Truth-telling and the Role of Limited Liability in Costly State Verification Loan Contracts
Peter Simmons and
No 188, Royal Economic Society Annual Conference 2003 from Royal Economic Society
Recent literature has considered the form of loan contract between two or more risk neutral parties where the revelation principle is inappropriate due to the lack of commitment to an auditing policy by the lender. The privately informed debtor has a stochastic return; once he knows the state realisation, auditing and cheating are determined as Nash equilibria. The literature assumes that this leads to randomised cheating and auditing. In this paper we verify that the contract may involve this randomisation; but that it may also involve truthtelling with random auditing and one or more investors in line with Persons (1996); or a single state independent repayment with no auditing. We define conditions on the state observation cost and the distribution of returns which determine which of these three forms of contract is optimal. We find that under unlimited liability when the loan size is fixed the two investor truthtelling contract dominates all the other forms; and that this is also true when the loan size is optimally chosen. On the other hand under limited liability if the cost of observation is large relative to the lowest state revenue, the random auditing contract or a constrained two investor truthtelling contract may be optimal. The limited liability condition in the constrained truthtelling contracts forces the level of finance to be higher than under unlimited liability.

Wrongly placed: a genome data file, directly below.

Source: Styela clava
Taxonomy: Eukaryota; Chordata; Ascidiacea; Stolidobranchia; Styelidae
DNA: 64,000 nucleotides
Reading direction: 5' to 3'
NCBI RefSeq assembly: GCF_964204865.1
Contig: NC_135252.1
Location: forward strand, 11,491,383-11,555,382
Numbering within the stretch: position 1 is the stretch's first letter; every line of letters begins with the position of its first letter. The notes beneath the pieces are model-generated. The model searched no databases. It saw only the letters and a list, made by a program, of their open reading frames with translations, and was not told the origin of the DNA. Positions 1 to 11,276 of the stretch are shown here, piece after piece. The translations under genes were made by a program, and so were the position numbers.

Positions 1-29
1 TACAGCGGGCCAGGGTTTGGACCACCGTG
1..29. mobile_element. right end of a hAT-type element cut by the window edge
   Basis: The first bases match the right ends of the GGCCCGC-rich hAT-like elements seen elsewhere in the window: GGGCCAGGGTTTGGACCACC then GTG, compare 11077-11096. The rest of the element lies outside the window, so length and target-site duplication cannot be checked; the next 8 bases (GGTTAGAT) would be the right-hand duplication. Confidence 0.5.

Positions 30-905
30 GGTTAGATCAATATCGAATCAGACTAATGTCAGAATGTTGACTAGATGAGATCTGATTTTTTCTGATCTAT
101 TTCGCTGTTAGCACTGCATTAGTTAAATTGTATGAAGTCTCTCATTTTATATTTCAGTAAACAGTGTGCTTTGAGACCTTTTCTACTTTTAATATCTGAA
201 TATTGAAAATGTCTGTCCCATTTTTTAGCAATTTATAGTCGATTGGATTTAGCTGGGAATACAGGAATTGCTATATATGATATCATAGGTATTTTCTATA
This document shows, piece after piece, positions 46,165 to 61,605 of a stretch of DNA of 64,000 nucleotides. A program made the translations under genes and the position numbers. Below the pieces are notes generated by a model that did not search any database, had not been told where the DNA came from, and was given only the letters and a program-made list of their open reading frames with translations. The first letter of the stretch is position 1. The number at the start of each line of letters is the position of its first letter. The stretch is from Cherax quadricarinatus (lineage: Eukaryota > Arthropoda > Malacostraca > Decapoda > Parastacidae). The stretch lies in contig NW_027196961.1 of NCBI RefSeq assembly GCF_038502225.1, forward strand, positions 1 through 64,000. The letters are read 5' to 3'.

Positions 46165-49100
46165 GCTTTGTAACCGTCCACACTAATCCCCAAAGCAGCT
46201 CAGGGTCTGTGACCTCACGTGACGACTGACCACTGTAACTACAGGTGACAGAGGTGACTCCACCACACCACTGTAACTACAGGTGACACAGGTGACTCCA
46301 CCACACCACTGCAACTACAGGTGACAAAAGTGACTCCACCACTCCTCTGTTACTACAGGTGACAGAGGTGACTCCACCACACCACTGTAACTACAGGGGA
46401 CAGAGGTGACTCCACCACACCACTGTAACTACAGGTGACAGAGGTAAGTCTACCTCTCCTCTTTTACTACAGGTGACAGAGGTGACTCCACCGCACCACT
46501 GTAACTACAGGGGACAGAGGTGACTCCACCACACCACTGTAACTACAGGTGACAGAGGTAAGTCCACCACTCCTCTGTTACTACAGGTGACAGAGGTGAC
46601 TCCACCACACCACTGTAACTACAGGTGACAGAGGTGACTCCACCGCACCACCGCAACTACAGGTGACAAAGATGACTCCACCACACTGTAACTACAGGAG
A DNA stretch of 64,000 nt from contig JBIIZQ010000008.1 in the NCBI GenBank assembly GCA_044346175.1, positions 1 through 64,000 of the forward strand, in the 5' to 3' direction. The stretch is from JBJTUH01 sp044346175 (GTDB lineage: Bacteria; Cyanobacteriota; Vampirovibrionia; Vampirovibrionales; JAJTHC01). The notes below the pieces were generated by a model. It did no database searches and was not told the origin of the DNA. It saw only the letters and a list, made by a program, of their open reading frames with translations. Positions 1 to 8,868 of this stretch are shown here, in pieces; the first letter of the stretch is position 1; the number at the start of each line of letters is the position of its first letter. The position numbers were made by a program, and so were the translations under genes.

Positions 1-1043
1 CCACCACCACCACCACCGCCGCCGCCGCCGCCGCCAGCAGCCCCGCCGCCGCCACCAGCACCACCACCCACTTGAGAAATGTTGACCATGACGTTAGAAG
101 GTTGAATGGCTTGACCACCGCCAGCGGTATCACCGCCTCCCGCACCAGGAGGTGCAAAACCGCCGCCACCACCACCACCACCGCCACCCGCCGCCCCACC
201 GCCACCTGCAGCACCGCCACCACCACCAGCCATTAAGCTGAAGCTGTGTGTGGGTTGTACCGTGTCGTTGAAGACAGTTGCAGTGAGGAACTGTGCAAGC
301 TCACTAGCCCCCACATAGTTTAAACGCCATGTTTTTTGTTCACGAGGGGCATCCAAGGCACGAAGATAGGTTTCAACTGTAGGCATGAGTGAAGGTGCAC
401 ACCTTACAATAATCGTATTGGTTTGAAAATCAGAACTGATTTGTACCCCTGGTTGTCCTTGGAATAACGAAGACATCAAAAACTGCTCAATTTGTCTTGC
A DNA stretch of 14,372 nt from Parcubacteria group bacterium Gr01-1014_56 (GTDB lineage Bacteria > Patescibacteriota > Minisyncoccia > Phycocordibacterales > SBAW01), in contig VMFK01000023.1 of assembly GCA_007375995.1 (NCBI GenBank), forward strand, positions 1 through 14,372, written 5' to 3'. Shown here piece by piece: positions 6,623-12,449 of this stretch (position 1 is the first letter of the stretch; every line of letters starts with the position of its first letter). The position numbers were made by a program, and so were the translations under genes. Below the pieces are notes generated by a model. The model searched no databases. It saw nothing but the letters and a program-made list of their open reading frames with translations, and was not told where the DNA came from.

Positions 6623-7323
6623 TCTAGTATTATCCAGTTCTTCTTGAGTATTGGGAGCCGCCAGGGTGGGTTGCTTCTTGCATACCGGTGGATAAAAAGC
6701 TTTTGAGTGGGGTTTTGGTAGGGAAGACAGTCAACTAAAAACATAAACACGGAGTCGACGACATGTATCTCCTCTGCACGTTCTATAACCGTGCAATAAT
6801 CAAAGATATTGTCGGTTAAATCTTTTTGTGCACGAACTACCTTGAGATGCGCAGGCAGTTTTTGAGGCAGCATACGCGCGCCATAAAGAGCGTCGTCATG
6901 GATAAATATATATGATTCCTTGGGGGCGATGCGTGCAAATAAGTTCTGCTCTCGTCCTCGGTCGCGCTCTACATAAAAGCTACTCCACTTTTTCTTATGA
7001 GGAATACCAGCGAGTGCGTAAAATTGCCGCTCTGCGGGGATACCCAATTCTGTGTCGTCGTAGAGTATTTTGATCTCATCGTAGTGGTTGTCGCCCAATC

Keywords: loan contracts; costly state verification; commitment; limited liability (search for similar items in EconPapers)
JEL-codes: C7 G0 (search for similar items in EconPapers)
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